The Real-ID standard may still affect residents of states not included in the above list. Many states not included in the list do not meet the minimum requirements under the law, but the federal government has granted limited extensions for certain states. Once you have made your travel arrangements, it is important to stay updated on the current list of unqualified state IDs.

Avoiding USCIS Scams

Around the world, foreign nationals are being targeted by immigration scams. The threat is so prevalent and expansive that the www.uscis.gov reserves an entire section of the website for immigration scam protection and prevention. USCIS requires monetary payments from visa applicants for a variety of filing fees and other expenses. Those who are awaiting decisions on their pending application can be especially vulnerable to USCIS scams. Here are a few things to look out for in potential scammers:

  1. The caller informs you of an issue with your application, but requires payment over the phone

USCIS will never request payment through the phone or via email. If the scammer is impersonating a USCIS officer, they will attempt to persuade you of the immediate necessity of funds for your eligibility approval. However, genuine USCIS requests for payment (if any to begin with) will always be relayed through a letter via USPS on official USCIS stationary.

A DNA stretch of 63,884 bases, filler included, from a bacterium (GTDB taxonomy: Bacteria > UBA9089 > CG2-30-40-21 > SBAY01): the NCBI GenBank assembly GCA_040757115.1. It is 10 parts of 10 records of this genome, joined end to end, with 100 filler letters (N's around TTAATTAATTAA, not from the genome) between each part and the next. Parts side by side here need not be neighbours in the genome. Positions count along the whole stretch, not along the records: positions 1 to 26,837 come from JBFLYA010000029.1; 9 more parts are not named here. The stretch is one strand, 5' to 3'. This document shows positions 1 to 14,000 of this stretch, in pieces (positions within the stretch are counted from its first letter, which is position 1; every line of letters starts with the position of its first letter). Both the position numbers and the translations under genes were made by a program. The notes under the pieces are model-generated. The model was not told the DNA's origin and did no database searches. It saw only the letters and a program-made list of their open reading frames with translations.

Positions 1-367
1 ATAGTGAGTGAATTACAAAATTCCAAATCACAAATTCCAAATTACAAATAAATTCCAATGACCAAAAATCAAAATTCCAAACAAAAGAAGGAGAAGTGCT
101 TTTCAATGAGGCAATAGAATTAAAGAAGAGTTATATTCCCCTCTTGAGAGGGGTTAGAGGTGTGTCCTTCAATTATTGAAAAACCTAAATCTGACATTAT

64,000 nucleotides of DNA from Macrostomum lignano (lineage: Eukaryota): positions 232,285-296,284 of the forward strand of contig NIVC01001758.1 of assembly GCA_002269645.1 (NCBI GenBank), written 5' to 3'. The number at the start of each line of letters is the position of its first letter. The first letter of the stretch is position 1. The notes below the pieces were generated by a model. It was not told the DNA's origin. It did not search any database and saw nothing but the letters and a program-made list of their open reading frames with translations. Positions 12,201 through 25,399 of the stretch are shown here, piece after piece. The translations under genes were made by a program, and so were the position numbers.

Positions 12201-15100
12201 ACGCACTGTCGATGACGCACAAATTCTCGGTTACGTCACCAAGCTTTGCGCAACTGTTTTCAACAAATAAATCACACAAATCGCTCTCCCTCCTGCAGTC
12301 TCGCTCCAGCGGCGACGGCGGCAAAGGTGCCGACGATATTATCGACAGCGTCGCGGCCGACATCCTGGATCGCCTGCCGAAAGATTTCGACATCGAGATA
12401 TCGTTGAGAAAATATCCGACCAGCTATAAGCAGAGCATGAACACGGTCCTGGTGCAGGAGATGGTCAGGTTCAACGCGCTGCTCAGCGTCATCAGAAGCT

1. Award of Lottery Visa or Green Card by U.S. State Department Email

According to USCIS, if you are selected by the green card lottery program (also known as Diversity Visa) you will not receive an email. Instead, you will be notified through the Electronic Diversity Visa  website.

  1. Scam USCIS Websites

There are several scam website that promote false opportunities for employment or expedited visa approval opportunities. Similarly, there are websites that falsely claim to be affiliated with USCIS and other U.S. departments. Each official government website ends with a .GOV (e.g. uscis.gov). Additionally, USCIS will never ask for an applicant to pay to download a USCIS form. If you are asked to provide money for access for an immigration form or any supplemental information, you may be on a fake website impersonating to be a USCIS website.

If you are unsure of the validity of a certain form, you can contact your local USCIS office for verification or can call USCIS customer service at 800-375-5282.

Apply for EAD and SSN Simultaneously